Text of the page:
¶8 The District Court conducted a bench trial on June 29, 2012, in which the District Court determined the amounts necessary to equalize the capital accounts of each brother. The District Court rejected William's law of the case argument on the grounds that it never had determined the amount necessary to equalize the capital account of each brother. The District Court rendered a decision in its November 5, 2012, findings of fact, conclusions of law, and order. After considering three separate accounting reports and subtracting accounting fees, the District Court concluded that the balance of William's capital account stood at $473, 877.85. T his reduction from our factual notation of $821, 008 in Baltrusch III, ¶ 22, reduced dramatically the amount that Otto owed to William.

¶9 The District Court also incorporated the findings from its June 25, 2012, order into its November 5, 2012, findings of fact, conclusions of law, and order. T he District Court found that "William is indebted to Otto in the sum of $106, 033.93 because of his unilateral reduction in the purchase price" in contravention of the District Court's "[a]mended [f]indings of December 30, 2004." The District Court awarded to Otto the value of William's unilateral refund plus 10 percent interest per annum from July 11, 2006, until October 11, 2012. T his award resulted in a $172, 305.13 offset from the required payment by Otto's estate to William. The net payment due from Otto's estate to William stands at $301, 572.72, as a result.

¶10 William challenged the District Court's judgment in a combined motion for relief under M. R. Civ. P. 52(b) and M. R. Civ. P. 59(e) on November 30, 2012. The District Court determined that William had failed to identify any manifest errors, as required for a successful Rule 59 motion. The District Court further found that William had failed to show that the findings of fact were incorrect, as required for a successful Rule 52 motion. The District Court denied William's motion. William appeals.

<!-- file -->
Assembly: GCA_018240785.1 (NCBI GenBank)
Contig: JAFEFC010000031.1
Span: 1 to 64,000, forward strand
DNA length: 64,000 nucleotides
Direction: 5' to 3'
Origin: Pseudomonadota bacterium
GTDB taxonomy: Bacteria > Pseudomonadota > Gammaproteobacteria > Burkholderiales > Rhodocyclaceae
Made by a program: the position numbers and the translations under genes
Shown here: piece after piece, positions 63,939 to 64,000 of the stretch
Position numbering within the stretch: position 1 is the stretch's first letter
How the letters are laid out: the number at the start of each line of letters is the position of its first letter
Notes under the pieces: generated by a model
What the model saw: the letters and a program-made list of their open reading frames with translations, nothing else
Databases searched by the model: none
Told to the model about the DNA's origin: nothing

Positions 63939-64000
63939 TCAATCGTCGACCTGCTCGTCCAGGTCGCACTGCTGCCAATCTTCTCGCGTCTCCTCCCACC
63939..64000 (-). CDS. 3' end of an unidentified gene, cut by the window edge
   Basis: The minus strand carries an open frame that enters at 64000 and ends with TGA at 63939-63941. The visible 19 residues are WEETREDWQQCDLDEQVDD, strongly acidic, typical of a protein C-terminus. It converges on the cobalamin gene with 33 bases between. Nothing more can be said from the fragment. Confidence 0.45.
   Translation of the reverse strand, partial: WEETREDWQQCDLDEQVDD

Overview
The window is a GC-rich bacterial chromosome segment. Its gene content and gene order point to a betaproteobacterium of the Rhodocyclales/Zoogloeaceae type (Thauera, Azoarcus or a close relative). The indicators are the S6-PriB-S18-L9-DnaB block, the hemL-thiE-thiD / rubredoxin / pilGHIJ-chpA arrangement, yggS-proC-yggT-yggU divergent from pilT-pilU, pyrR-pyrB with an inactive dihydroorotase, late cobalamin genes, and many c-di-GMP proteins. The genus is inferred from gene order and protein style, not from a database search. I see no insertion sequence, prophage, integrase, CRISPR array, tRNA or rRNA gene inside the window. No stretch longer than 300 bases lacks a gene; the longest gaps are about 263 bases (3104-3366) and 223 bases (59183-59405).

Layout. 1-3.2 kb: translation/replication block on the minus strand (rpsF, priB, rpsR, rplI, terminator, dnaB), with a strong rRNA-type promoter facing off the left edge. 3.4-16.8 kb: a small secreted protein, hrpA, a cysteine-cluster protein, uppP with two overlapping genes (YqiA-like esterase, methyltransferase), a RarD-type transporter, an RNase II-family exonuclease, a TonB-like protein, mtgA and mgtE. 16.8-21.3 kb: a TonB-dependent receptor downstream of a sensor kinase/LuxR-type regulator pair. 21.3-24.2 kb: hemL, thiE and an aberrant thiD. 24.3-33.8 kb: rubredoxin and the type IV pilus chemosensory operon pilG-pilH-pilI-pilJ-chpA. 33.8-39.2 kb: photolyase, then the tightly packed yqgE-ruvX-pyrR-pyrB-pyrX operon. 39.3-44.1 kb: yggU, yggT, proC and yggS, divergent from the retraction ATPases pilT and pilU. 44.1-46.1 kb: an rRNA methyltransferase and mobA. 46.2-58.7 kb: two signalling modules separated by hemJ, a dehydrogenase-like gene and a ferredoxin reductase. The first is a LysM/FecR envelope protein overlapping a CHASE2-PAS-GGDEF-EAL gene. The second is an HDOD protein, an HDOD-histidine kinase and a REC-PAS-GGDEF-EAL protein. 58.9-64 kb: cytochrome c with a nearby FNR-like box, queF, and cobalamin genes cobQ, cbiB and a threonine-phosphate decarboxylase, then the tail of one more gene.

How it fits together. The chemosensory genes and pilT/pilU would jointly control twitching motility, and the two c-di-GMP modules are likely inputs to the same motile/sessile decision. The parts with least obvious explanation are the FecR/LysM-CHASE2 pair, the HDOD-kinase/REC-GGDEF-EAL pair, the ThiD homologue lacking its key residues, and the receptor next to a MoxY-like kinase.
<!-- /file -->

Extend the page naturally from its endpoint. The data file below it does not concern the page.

¶11 William argues that the District Court lacked authority to order that William repay Otto for half the money that William had refunded to himself because "no right of offset existed pursuant to which an obligation . . . could be offset." William also argues that no changes could be made to his capital account balance because "Baltrusch [III] stood as the law of the case, and its ruling regarding William's [c]apital [a]ccount balance was res judicata."

¶12 We review for correctness a district court's application of res judicata. Hartsoe v. Christopher, 2013 MT 57, ¶ 9, 369 Mont. 223, 296 P.3d 1186. We review for clear error a district court's findings of fact. Roland v. Davis, 2013 MT 148, ¶ 21, 370 Mont. 327, 302 P.3d 91. Clear error exists if substantial, credible evidence fails to support the findings of fact, if the district court misapprehended the evidence's effect, or if we have a definite and firm conviction that the district court made a mistake. Roland, ¶ 21. We review for correctness a district court's conclusions of law. Roland, ¶ 21.

¶13 We have determined to decide this case pursuant to Section I, Paragraph 3(d), of our 1996 Internal Operating Rules, as amended in 2006, that provide for memorandum opinions. The District Court based the adjustment of equalization due upon William's violation of its December 30, 2004, holding and upon the parties' stipulation that equalization of the capital accounts would be an issue in the 2012 trial. Substantial evidence in the record supports the District Court's findings and supports the notion that the District Court correctly applied the law to these findings.

¶14 Affirmed.

We concur: MICHAEL E WHEAT, BETH BAKER, PATRICIA COTTER, JIM RICE, Judge.